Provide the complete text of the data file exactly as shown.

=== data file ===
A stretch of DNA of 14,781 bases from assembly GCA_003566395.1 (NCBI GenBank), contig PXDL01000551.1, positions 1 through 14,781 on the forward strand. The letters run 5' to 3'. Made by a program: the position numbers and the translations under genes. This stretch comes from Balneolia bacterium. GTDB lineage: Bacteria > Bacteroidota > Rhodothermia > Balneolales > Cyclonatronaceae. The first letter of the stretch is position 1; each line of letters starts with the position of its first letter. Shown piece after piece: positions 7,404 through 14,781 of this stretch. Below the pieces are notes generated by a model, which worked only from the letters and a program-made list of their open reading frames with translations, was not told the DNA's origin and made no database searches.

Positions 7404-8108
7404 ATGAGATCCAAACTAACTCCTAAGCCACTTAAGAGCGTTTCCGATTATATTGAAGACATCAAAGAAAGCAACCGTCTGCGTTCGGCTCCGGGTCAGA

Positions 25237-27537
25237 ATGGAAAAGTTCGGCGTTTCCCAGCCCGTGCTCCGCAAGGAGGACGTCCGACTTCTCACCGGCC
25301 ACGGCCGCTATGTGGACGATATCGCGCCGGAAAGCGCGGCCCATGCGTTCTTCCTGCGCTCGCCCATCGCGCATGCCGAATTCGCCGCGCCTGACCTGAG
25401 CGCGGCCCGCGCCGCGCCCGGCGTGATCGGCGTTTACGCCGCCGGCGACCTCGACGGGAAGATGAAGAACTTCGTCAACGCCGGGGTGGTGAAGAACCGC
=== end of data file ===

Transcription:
A stretch of DNA of 14,781 bases from assembly GCA_003566395.1 (NCBI GenBank), contig PXDL01000551.1, positions 1 through 14,781 on the forward strand. The letters run 5' to 3'. Made by a program: the position numbers and the translations under genes. This stretch comes from Balneolia bacterium. GTDB lineage: Bacteria > Bacteroidota > Rhodothermia > Balneolales > Cyclonatronaceae. The first letter of the stretch is position 1; each line of letters starts with the position of its first letter. Shown piece after piece: positions 7,404 through 14,781 of this stretch. Below the pieces are notes generated by a model, which worked only from the letters and a program-made list of their open reading frames with translations, was not told the DNA's origin and made no database searches.

Positions 7404-8108
7404 ATGAGATCCAAACTAACTCCTAAGCCACTTAAGAGCGTTTCCGATTATATTGAAGACATCAAAGAAAGCAACCGTCTGCGTTCGGCTCCGGGTCAGA

Positions 25237-27537
25237 ATGGAAAAGTTCGGCGTTTCCCAGCCCGTGCTCCGCAAGGAGGACGTCCGACTTCTCACCGGCC
25301 ACGGCCGCTATGTGGACGATATCGCGCCGGAAAGCGCGGCCCATGCGTTCTTCCTGCGCTCGCCCATCGCGCATGCCGAATTCGCCGCGCCTGACCTGAG
25401 CGCGGCCCGCGCCGCGCCCGGCGTGATCGGCGTTTACGCCGCCGGCGACCTCGACGGGAAGATGAAGAACTTCGTCAACGCCGGGGTGGTGAAGAACCGC